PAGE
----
Earlier this summer, one of my colleagues blogged about Flag Day, a national holiday that’s undoubtedly one of our most forgotten. This week, I’d like to call your attention to another overlooked American celebration, even though you may not think of it as such.
I’m talking about a holiday that just passed -- Labor Day.
“But Harry,” you might say, “I didn’t forget Labor Day. In fact I spent it at the beach/lake/cabin with my family.” (And you’re not alone. So did almost everyone.) However, 5 bucks says that most of us probably DIDN’T take a moment to salute the unsung heroes who made our three-day weekend and sunburns possible.
So allow me to refresh all of our memories: Labor Day was created to honor American workers. And even in today’s systems-driven world, that’s a hugely important group to salute.
Unfortunately, it’s also an easy group to underestimate, especially during the 3PL selection process.
As evidence, consider the typical shipping and fulfillment services RFP. It’s often chock-full of questions about things like technologies, fulfillment pricing, parcel processes and potential cost savings. By contrast, few companies think to ask about how a potential 3PL manages and motivates its people.
Think about the last fulfillment center site visit you made. My guess is you spent most of your time looking at and discussing the facility and its automation, not talking to the people who handle the order fulfillment process and how they maximize their time and workload.
Here at Amware, we take the subject of people personally (and yes, the pun is intended).
Maybe it’s because we know how people-intensive most order picking operations are. Or perhaps it’s because we know there’s a huge logistics labor shortage in fulfillment – and that the smartest companies are the ones that work hard to attract and retain good shipping and fulfillment talent when they find it.
In fact, if we could name just one thing that we wish most eTailers, direct sellers, and subscription companies did differently, it would be this: Before you sign on the dotted line, take a closer look at how all of your potential 3PL candidates hire, support, and interact with their people – and how they might potentially interact with you. It’s that important and that game-changing.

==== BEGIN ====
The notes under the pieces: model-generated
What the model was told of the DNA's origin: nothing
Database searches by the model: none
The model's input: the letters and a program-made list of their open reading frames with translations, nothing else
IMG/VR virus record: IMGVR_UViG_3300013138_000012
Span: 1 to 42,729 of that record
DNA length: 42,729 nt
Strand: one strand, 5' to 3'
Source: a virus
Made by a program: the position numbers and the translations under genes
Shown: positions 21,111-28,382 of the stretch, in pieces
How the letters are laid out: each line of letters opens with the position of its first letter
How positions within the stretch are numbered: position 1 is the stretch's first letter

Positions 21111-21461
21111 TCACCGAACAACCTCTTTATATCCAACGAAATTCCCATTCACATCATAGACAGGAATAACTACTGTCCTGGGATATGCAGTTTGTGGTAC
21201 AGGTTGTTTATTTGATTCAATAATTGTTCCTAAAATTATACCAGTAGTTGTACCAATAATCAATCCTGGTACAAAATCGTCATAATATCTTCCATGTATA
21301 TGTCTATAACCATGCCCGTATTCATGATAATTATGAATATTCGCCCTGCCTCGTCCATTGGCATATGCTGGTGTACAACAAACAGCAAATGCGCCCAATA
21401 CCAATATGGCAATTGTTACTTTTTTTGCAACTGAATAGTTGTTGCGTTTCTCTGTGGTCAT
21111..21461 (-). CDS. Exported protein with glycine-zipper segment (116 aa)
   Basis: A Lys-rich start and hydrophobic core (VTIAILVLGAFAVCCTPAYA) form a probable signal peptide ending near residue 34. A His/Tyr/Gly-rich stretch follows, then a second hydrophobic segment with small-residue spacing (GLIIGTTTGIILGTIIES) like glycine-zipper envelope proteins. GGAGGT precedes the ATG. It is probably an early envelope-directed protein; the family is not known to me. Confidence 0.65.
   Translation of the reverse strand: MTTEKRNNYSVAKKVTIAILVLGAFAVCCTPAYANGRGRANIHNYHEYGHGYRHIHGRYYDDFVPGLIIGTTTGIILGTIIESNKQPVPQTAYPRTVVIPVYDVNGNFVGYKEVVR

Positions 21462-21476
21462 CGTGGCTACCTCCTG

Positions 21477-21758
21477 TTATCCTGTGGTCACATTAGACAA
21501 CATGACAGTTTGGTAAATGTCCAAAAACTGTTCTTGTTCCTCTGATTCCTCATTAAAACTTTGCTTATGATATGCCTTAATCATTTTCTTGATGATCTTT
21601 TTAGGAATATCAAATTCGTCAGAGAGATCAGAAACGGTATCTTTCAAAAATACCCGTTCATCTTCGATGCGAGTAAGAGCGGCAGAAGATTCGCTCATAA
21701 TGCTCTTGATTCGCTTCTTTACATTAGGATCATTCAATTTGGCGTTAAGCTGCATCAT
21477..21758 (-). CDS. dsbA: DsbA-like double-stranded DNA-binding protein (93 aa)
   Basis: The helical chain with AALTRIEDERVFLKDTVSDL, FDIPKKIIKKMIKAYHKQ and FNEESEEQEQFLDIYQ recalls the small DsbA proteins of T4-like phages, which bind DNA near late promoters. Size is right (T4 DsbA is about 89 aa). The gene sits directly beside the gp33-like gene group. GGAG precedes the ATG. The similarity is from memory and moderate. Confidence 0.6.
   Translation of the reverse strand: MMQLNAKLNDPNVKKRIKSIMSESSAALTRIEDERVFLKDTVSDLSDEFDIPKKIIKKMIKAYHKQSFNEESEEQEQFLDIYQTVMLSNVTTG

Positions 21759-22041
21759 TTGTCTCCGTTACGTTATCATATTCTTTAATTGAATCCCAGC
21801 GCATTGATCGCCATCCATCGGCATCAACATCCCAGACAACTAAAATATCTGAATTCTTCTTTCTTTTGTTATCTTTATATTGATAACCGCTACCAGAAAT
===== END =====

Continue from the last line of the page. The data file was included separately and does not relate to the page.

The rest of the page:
Along these lines, some questions to ask might include:
- What does your training process look like and how long does it take? If a potential shipping and fulfillment 3PL can’t really tell you, that’s a red flag. Ditto if its onboarding process is so short that it’s a blink-and-you’ll-miss-it kind of thing.
- How often do you have all-facility meetings, who leads them, and what kinds of topics do they cover? Associates always appreciate knowing that they’re part of a bigger picture, including understanding how their performance impacts a company’s overall success. We’re huge advocates of frequently sharing clients’ KPI goals and updates with our associates. Just as important, we’re big fans of “skip level” meetings (i.e. meetings that take place between our senior team and associates who work on the fulfillment center floor without their managers or supervisors present) because they allow us to be extra-sure all of our associates’ needs and suggestions are being heard.
- Can I have your CEO’s phone number? There’s no better way to test a candidate’s claim that you’ll have full access to company leadership than knowing that you can actually pick up the phone, dial the top executive and either get an answer or have your call returned.
- What’s your associate retention rate, and how does that compare to the industry average? An excellent rate of retention (such as Amware’s, which is currently twice as high as the industry average) suggests that a shipping and fulfillment 3PL is probably doing a good job of treating its people right. By contrast, a higher than average rate of turnover might be cause for concern.
You may also wish to look at:
- The kinds of equipment personnel are using. If it looks broken, antiquated or poorly maintained, take note, because unless 3PLs are giving associates the right tools for the job, their success will be limited.
- Whether candidates have an active associate suggestion program in place. Nothing motivates associates more than knowing that their opinions are valued, including the possibility of having some of their ideas implemented.
- How the managers who provide you with facility tours engage with associates on the warehouse floor. Companies can say they have a tight-knit organization that treats associates like names rather than numbers all they want. But the proof is in the pudding.
Labor Day 2018 has passed, but it’s not too late to celebrate and thank the people who do the hard work of picking, packing, and shipping orders. Without them, America’s online economy grinds to a halt.